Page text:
a.  Student listens to a phrase

b.  Responds to phrase by recording answer

c.  Listens to correct/native speaker response and compares


Second Level Exercises:

Student/user uses vocabulary and structures introduced in dialogue.

The exercises have the same structure as first level exercises, but the three subsections’ vocabularies are mixed and randomly given. (Multiple still shots of food items in different number groupings.)

These exercises do not have to be done sequentially.

  1. Counting /Money /Bargaining:


First Level Exercises: these need to be done in the order of

a. counting b. money c. bargaining

1.    Listens to/views dialogue videos

a. Counting Objects Monologue: counting tortillas

“How many?” counting up to 20; basket of tortillas with 20 tortillas; Person counts and shows the tortillas on a table and puts them in a basket

b. Counting Money with B’eleje Ey (video of him counting money/exchanging coins for bills, etc. in base 20)

We still need Beleje Ey naming the money, “This is a quetzal.”  As an intro to counting money video already shot. Will we need to do the entire shoot over?

Directions: listen to and repeat the counting with the video.

Student repeats counting with the video. (There should be a pause button, like a vcr, and play button. The video will be chopped into segments, where the student can start/stop anytime. Also restart when student wants to, choosing to begin at 0, 5, 10, or 15. This video practice should be available from anywhere in this section.)

c. Bargaining Dialogue: (Will probably have women doing the dialogue but vendor could be male and buyer female.) WE NEED TO REMEMBER TO HAVE THEM USE THE HAND GESTURES FOR “too high” and “lower the price”.

Woman1: How much is it (holding an item)?
Woman2: It’s ___ quetzales.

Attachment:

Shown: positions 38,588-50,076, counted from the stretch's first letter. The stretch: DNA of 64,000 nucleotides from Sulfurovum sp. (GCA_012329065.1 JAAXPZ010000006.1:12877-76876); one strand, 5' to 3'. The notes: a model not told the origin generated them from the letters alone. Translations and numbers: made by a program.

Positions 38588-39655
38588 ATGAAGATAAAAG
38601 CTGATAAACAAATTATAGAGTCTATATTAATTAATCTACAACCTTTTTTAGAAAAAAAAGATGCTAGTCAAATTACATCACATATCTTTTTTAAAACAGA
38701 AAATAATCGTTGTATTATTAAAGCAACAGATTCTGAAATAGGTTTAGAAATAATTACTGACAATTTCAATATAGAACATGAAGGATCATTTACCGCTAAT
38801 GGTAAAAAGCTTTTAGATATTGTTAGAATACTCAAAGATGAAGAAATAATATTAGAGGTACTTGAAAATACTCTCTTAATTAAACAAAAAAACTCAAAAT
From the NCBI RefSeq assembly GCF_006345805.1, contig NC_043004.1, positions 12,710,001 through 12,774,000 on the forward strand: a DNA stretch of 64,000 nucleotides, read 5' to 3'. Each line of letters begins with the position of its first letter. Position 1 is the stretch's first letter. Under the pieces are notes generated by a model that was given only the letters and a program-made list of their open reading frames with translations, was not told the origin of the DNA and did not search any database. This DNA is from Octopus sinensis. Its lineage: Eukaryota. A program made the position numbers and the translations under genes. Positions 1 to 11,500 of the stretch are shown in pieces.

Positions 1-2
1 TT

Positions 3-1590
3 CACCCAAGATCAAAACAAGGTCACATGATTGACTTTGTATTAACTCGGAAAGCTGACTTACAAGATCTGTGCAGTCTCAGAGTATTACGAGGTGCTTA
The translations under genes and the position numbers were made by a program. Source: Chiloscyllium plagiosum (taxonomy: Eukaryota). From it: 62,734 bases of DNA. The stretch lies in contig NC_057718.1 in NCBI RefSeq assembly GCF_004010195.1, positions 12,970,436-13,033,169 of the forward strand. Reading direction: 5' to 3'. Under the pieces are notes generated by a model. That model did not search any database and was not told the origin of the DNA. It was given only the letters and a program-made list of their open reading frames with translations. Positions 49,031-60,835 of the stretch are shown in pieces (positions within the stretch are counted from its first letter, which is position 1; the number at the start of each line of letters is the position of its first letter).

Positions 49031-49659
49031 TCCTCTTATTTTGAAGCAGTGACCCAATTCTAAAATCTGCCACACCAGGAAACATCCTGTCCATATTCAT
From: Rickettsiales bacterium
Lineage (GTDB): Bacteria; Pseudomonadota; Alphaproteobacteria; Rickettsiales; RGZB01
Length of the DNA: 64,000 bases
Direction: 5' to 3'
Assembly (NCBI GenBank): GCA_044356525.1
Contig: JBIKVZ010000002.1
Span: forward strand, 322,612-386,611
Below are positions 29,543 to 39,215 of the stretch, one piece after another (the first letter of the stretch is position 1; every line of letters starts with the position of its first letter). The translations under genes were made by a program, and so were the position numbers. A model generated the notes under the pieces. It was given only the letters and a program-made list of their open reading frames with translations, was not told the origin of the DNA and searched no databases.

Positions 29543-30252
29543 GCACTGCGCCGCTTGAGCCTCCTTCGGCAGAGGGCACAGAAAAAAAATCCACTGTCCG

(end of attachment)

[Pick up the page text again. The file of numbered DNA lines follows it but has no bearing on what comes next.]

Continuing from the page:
Woman1: That’s too much. Lower it.
Woman2: O.K. _____ quetzales.
Woman1: O.K. 1,2,3,4…. quetzales.
Woman2: Thank you.
Woman1: Thank you.

3.    Simulation of shell (0), bean (1), stick (5) game


4.  How Many?

·      Student sees number of items (fruit, vegetable, other food items, chicks, etc.)

·      Hears native speaker state four numbers (on screen, number words appear when number is spoken)

·      Student must choose the correct number word.


5. Say how many

  • Student sees picture of multiple items and sees/hears "How many?"
  • Records own response of number word
  • Listens to correct answer (native speaker)
  • Compares own answer to given answer (“Did you say___?)

Second Level Exercises:

1.  Number/Items Identification

  • Student sees four pictures of same item in different number groupings
  • Hears native speaker make statement naming number of items
  • Must choose box which represents statement

Example: drawings or photos of 2 lemons, 6 lemons, 1 lemon, 0 lemon

Student hears speaker state, “6 lemons” and must choose the correct drawing/photo

2.  Go to the Market (animation)

  • Student listens to native speaker give random commands of “put X objects” into the basket. (includes all first level vocabulary from all exercise sections)
  • Clicks on image when task is complete.
  • Gets audio/visual response that tells if right or wrong
  • Continues until bag is full.

Example: “Put 3 pineapples in the basket” and must drag and drop 3 pineapples in basket. Student clicks on image of the shopper to indicate s/he is done. Here’s either “utz” or “manaj ”, or something equivalent.

D.  Clothing/Textiles/Colors:

First Level Exercises:

1.    Listens to/views dialogue video

Dialogue Example:
Buyer: What is that?
Vendor: This? This is thread.
Buyer: Oh, that is thread. Thank you.
             I want thread. I want (red) thread. Is there (red) thread?
Vendor: Yes, there is (red) thread. This is (red) thread.
Buyer: Thank you. Is there (blue) red? I want blue thread.
Vendor: Yes, there is (blue) thread. This is (blue) thread.
Buyer: Thank you. Is there (green) thread? I want green thread too.
Vendor: Yes, there is green thread …

- Continue with yellow, orange, purple, black, white, pink, brown